Dave Eggers, best-selling author of The Circle, has recently published his new novel The Every, a follow-up to his previous story, and with it come 32 new artworks to adorn the cover.
The story follows similar themes to The Circle – human nature, how we interact as a society under surveillance, and the technology of late capitalism. Taking cues from these themes, artists such as John Adams and Geoff McFetridge have designed and illustrated covers mostly featuring groups of people in vastly different illustrative styles. And circular, repetitive shapes which can be seen on certain covers aim to evoke notions of connection and interdependency, and are a nod to our immediate connectivity to one another through social media – a motif throughout the book.
Sunra Thompson, art director on the project, claims that the goal was to “do something surprising”. It became clear to him that the dust jacket printer could run several designs on a single sheet of paper and print dozens of covers simultaneously; this gave Thompson the idea to invite as many artists as possible to design covers. “So the book’s design, this idea of a book with a slew of different covers, was about taking a traditional book feature – a dust jacket – and exploring what a printer can do with it,” he says. “I’ve loved seeing how different artists interpret the same text in unexpected ways, and indie bookstores have been really excited about this golden-ticket-style experiment.”
Thompson’s Willy Wonka reference alludes to the unique distribution of Eggers’ new book: as a hardback, the book is only available at McSweeney’s (the author’s own publishing company) and select independent bookstores. The hardbacks are randomly distributed, meaning that bookstores won’t know which covers they’ll get.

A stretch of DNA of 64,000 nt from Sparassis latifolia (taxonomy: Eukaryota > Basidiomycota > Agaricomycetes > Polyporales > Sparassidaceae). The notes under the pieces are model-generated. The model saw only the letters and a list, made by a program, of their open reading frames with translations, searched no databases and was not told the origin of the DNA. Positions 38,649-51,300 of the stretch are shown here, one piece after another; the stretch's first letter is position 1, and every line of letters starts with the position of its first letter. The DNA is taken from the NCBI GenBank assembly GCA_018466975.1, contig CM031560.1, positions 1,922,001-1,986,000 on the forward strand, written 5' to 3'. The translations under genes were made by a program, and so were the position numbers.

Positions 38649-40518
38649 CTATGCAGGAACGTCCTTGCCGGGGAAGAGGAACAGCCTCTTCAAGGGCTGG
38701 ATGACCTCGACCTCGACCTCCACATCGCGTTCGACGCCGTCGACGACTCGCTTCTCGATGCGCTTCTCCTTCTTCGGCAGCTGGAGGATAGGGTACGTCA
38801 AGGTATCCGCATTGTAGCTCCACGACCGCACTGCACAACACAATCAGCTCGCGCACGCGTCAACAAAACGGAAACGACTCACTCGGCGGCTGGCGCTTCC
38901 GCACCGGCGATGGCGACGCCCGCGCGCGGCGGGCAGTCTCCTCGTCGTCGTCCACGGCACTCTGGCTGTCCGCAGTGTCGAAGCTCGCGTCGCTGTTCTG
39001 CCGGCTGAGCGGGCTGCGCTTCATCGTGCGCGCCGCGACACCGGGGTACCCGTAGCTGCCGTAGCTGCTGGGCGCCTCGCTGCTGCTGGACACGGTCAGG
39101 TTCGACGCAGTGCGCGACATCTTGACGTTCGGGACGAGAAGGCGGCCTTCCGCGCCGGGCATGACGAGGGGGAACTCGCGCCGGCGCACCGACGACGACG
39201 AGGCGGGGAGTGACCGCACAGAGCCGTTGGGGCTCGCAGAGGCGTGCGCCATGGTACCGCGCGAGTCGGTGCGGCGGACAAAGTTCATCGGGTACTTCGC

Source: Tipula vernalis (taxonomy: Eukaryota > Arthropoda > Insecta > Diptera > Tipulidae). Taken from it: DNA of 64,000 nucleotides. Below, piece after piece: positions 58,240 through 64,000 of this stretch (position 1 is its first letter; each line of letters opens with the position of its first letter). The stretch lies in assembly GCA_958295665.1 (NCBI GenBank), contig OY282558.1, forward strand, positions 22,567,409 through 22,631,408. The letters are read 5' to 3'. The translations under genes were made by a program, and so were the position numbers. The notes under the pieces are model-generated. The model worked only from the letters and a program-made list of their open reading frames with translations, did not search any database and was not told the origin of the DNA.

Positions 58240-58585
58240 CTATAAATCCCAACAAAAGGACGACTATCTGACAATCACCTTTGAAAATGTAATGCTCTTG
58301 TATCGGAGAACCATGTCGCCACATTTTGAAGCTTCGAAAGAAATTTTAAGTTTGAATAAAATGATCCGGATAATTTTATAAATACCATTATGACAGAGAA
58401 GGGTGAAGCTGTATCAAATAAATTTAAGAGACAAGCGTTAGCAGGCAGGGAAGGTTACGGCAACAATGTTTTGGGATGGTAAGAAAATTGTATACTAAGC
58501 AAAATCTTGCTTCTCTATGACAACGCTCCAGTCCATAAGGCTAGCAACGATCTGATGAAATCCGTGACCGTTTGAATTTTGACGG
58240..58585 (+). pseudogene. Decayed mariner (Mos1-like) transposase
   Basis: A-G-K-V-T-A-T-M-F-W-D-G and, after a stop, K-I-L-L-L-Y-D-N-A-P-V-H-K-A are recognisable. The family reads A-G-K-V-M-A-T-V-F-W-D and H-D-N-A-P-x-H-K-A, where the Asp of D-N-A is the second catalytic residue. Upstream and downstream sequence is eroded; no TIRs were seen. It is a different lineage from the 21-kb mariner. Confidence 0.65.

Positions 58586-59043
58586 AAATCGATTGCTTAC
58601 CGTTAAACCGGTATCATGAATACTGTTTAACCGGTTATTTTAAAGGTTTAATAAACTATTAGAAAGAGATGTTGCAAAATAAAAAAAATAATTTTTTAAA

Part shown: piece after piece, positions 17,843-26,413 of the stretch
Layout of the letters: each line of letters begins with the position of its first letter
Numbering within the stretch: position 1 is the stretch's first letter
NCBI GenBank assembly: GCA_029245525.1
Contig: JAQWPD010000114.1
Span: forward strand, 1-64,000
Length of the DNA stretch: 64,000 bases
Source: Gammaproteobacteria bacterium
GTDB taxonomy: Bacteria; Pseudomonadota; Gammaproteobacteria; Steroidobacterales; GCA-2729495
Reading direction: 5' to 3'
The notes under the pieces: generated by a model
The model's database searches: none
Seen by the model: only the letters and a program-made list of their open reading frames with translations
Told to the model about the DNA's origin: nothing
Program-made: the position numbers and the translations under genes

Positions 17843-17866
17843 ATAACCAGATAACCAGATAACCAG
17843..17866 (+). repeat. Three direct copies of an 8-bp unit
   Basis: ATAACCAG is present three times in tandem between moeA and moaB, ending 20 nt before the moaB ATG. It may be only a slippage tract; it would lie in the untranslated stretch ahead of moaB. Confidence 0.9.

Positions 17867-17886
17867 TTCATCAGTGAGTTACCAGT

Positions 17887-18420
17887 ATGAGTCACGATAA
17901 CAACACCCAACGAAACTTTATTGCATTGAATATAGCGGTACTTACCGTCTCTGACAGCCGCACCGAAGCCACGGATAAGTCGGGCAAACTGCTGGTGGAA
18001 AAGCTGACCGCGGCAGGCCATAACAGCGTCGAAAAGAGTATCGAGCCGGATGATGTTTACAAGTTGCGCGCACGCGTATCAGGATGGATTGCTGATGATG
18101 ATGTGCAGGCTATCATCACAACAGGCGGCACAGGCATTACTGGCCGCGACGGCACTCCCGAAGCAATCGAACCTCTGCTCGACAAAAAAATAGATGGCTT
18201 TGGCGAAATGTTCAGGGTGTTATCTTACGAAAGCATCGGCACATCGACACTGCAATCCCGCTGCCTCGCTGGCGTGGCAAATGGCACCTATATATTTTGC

“One thing that making thirty-plus covers allowed us to do,” Thompson tells It’s Nice That, “was play with all of the book’s moods and themes. Typically, the job of a cover is to home in on some aspect of the text – a mood or idea or something – and approximate it visually.” Because books can be about a lot of different themes, Thompson and his team wanted to play with many of the book’s ideas “without having to cram them all into a single image”. For example, Ivan Brunetti’s jacket, says Thompson, satirises the “goofy utopianism” of the tech company portrayed in the book, while Robyn O’Neil’s covers “hint at the book’s darker underside”.
When the usual design challenges cropped up during the project, they were multiplied by 32. Sixteen jackets designed by Eve Weinsheimer, with a logo design by Jessica Hische, acted as the cover for the first printing of the book. “Each of Eve’s jackets needed to have a unique colour combination, and the challenge there was to make each of those colour combinations feel distinct from one another,” explains the art director. Noah Lang from Electric Works, a gallery in San Francisco, connected Thompson and his team to the many artists who made the covers. “We were lucky that nearly every piece of art we commissioned was remarkably close to perfect after one or two rounds of sketches. Once the first few covers started to come together, we figured out what worked and what didn’t and the process became easier.”
When looking for inspiration for the covers, the artists Thompson worked with seemed to immediately grasp what they were after for the cover, so finding inspiration wasn’t so much of a challenge. Thompson accredits this to the world we live in today, one where tech companies are king and “we’re all sort of immersed in a world of their making,” he says.
“I don’t like bullies,” Eggers told The New York Times. “Amazon has been kicking sand in the face of independent bookstores for decades now.” The Every is available in paperback in book shops and online, but the hardcover remains exclusive to independent book shops.
Clare Rojas: The Every by Dave Eggers (Copyright © McSweeney’s, 2021)
About the Author
Dalia joined It’s Nice That as a news writer in July 2021 after graduating in English Literature from The University of Edinburgh. She's written for various indie publications such as Azeema and Notion, and ran her own magazine and newsletter platforming marginalised creativity.